Background: The purpose of this study was to objectively assess the accuracy of orbital reconstruction in patients with medial wall fractures following placement of computer-designed, prebent anatomical mesh plates by means of a transconjunctival-retrocaruncular approach. Methods: This was a retrospective, cohort study of consecutive subjects with facial trauma who underwent reconstruction of medial wall/orbital floor defects over a 12-month period at a level I trauma center. All subjects had preoperative and postoperative computed tomographic scans with 1.25-mm slices formatted in the axial, coronal, and sagittal planes with aminimum of 3months' follow-up. Preoperative and postoperative orbital volumes were computed using integrated analysis over the orbital slices. The volumes were compared using nonparametric paired samples comparisons (Wilcoxon signed ranks test). For all analyses, p ≤ 0.05 was considered significant. Results: Fifteen subjects underwent repair of 17 medial wall fractures. The mean patient age was 37±16 years (range, 18 to 59 years); one subject was female. Motor vehicle-related incidents and assaults were the mostcommonmechanisms of injury. The average postoperative volume for the fractured sides was 22. 2±2.1cm3 (range, 19.9 to 26.9 cm3) and was statistically significantly lower than the preoperative volume on the fractured side (24.18 ± 2.57 cm3; p < 0.001). One patient (6.7 percent) experienced a postoperative complication requiring reoperation. Conclusion: Computer-designed, prebent anatomical mesh plates placed using a transconjunctival-retrocaruncular approach for reconstruction of medial wall fractures with orbital floor components reliably results in restoration of contour and volume, with a low complication rate.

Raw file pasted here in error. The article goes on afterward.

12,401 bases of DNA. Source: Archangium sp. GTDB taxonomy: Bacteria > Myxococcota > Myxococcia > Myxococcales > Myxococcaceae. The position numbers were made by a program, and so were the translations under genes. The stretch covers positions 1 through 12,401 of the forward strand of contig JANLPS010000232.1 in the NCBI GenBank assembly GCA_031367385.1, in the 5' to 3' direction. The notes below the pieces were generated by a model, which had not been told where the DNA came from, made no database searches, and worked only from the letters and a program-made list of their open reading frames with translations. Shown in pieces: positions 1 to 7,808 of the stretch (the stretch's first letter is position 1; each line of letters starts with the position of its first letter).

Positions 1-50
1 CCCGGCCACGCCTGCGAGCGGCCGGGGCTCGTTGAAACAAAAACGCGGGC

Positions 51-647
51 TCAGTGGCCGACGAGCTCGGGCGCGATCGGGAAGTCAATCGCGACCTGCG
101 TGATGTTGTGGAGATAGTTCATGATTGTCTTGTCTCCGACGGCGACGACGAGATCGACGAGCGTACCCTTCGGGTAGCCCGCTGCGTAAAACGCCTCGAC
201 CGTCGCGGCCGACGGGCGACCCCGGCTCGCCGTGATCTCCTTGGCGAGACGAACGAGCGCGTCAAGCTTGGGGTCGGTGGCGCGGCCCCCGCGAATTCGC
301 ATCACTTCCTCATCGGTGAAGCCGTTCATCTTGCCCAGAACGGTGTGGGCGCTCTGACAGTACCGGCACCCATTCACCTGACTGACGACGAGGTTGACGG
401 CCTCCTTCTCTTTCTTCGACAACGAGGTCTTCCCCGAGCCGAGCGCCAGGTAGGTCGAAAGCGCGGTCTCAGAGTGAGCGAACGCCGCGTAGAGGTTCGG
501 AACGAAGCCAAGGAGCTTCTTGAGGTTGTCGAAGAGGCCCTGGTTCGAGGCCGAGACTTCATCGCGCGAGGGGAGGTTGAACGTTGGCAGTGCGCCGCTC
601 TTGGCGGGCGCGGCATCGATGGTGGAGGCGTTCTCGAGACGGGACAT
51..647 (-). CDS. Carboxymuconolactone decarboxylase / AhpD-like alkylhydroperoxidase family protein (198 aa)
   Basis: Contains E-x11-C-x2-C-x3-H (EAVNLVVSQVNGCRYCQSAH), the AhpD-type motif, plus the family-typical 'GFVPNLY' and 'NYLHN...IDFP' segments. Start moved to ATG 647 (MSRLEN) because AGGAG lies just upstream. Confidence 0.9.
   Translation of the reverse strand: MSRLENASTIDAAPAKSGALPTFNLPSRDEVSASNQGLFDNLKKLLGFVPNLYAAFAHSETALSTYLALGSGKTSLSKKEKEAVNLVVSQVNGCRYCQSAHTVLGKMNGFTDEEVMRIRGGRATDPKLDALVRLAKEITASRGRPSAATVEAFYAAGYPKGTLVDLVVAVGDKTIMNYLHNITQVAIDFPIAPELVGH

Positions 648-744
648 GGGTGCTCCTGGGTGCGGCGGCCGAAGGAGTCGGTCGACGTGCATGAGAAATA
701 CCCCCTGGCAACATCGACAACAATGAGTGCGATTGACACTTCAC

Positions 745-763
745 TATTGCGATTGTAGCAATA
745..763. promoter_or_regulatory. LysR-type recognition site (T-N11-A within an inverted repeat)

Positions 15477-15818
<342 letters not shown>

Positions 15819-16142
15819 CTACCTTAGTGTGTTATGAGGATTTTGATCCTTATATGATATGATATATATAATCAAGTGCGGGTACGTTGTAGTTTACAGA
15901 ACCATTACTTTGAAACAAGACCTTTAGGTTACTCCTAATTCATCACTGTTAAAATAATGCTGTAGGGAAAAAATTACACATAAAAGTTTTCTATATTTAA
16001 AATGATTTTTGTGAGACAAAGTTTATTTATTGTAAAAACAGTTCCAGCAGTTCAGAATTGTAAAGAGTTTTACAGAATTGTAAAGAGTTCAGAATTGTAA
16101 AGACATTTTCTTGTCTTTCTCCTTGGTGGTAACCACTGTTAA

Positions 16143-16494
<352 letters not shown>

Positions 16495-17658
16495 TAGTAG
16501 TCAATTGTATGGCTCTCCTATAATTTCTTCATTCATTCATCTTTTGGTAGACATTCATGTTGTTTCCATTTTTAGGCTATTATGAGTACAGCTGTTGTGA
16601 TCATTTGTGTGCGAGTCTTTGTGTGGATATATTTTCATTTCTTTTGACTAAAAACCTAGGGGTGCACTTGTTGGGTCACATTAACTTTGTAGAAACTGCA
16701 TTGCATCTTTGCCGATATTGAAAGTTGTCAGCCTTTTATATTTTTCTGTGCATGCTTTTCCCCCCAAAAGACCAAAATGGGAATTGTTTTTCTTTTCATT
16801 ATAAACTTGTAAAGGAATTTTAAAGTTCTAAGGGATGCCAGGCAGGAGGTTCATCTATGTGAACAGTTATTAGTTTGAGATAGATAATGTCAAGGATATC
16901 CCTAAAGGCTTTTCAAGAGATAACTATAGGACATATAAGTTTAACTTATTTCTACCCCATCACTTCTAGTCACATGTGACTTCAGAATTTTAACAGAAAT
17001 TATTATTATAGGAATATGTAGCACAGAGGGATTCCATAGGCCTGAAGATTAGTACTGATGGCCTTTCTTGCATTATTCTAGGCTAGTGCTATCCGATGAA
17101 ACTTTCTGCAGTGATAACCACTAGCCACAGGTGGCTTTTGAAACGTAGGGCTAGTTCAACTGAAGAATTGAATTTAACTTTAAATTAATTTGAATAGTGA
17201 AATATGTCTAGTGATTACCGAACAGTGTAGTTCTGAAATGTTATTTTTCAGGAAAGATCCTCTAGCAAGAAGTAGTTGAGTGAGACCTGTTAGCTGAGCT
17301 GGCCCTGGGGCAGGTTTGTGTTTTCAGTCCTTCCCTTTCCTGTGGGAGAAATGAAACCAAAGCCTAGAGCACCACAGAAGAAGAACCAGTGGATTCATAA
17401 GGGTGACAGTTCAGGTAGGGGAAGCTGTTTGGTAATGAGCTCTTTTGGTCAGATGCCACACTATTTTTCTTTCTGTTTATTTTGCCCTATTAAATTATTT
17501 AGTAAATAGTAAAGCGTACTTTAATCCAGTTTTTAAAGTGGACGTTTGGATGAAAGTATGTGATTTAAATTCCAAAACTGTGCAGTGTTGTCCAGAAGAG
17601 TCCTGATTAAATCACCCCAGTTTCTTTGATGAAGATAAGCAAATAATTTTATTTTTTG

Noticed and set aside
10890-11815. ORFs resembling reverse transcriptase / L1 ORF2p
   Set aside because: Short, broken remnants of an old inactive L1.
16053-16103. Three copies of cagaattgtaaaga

ASJC Scopus subject areas